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What's the average life expectancy of a chain ? I bought a Trek 1500 last summer and have put about 4500 miles on the original cain with no problems so far. I had my bike in for a free tune up last week and the shop said the cahin was OK. I asked them how long chains normallly last and they said 2,000 to 2,500 miles. When I mentioned that I had 4,500 miles, they seemd a little surprised. I do clean and lube it at least once a week, sometimes more often depending on mileage and weather. I'm not even sure what type of chain I have. Is measuring the most accurate way to determine a worn chain?

thanks
 

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Different people get different life out of a chain. Some say, replace every 2000 miles. Some say, every 4000 miles. Some people use one type of chain lube, others use a different sort.
When I was using a 9 speed DA chain, on my main bike, I got, on the average, 10,000 miles on a chain. The most important thing, is that when I replaced, I had no chain skip on my Ultegra cassettes. Some of my 9 speed cassettes have close to 20,000 miles on them (with no skip). Something tells me that if I were to put on a new chain, I would get some skip, but I do have a chain that is only half worn out, that I can throw on, when my 9 speed bike needs one.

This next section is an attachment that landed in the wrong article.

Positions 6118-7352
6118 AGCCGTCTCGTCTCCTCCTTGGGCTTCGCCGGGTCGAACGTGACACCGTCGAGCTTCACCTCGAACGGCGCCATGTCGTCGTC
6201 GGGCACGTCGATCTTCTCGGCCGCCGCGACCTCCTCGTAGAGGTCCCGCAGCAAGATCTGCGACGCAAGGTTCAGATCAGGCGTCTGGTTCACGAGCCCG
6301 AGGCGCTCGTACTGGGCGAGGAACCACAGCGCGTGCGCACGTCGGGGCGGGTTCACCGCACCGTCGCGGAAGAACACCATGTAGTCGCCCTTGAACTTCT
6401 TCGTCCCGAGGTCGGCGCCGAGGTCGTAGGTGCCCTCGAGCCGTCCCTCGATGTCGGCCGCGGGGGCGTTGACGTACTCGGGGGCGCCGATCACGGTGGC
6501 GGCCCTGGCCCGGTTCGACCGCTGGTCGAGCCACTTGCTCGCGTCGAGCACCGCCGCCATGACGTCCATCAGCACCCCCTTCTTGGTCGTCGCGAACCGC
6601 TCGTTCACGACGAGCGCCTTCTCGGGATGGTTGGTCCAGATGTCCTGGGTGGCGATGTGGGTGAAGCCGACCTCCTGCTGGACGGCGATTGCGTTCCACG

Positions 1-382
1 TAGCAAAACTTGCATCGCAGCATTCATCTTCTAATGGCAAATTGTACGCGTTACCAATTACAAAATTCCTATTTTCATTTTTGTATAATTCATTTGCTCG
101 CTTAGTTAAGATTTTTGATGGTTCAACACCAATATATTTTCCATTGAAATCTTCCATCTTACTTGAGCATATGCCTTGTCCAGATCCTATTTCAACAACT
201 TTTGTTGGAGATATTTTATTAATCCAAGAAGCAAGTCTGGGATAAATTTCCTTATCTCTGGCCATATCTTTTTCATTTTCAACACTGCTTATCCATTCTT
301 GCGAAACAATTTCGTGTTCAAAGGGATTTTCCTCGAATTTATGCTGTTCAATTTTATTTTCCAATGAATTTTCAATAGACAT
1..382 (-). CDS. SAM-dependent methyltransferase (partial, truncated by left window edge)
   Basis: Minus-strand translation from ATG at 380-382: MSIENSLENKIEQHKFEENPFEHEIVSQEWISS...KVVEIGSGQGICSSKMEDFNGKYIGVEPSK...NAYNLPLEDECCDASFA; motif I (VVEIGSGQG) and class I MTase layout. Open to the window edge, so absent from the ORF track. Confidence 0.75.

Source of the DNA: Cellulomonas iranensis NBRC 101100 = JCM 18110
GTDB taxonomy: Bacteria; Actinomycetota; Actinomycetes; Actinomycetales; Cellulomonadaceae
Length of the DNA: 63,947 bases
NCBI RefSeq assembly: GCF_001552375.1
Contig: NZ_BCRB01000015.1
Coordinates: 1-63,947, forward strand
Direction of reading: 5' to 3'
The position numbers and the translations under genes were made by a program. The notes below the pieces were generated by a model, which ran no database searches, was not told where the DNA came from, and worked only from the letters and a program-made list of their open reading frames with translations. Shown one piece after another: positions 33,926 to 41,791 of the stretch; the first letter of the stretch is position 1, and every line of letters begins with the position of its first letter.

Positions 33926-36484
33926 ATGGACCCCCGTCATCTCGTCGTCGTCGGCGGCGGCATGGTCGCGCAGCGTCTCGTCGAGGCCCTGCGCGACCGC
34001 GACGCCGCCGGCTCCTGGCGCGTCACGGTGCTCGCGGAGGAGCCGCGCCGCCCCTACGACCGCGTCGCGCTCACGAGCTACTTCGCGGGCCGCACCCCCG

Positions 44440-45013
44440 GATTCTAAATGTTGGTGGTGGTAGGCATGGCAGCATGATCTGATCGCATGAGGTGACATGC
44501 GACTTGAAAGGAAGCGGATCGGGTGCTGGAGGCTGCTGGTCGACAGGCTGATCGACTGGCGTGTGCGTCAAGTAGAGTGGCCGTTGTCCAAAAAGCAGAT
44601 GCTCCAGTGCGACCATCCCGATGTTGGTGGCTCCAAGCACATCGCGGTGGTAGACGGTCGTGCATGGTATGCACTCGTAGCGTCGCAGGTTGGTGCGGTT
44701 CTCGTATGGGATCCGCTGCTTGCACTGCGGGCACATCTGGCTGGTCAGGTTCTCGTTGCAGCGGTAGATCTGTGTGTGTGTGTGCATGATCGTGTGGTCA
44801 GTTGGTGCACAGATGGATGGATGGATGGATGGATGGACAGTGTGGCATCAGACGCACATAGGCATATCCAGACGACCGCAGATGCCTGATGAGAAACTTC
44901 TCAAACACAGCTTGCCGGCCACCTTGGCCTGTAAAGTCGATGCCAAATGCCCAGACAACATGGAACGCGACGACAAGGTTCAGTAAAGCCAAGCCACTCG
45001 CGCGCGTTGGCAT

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As Mr. G said, it varies a lot. Cleaning and lubing as often as you do, your chain life is not surprising, esepcially if you rarely ride in wet weather. And as for your final question, measurement of elongation is almost totally reliable as a way to determine chain wear. In almost every conceivable circumstance, the pins and the bushings are the major point of wear, and that shows up as "stretch." The rollers wear, too, but it matters less, and they rarely wear faster than the pin-bushing interface.
 

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I replace them when they start getting a bit reluctant to shift into certain cogs. For 9sp chains that's about 3000 miles, for 10sp around 2000-2500 miles. Many people would run them longer since they're not skipping, but I like crisp shifting. Worn chains also wear out the cogs and chainrings faster. Chains are pretty cheap and they are easy to replace.
 

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the problem...

The problem here, is you've most likely ridden the chain so long at this point that it has worn one or two of the cogs enough to cause chain skip, when a new chain is installed. If you would have changed chains sooner, you would avoid chain skip and probably spend less per mile of use, since chains are cheaper than cassettes.
 

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I get a new chain every 4,000 mi. I clean/lube often with homebrew - usually every 250 mi or so, unless I get caught in the rain. In that case I do it right away.
 
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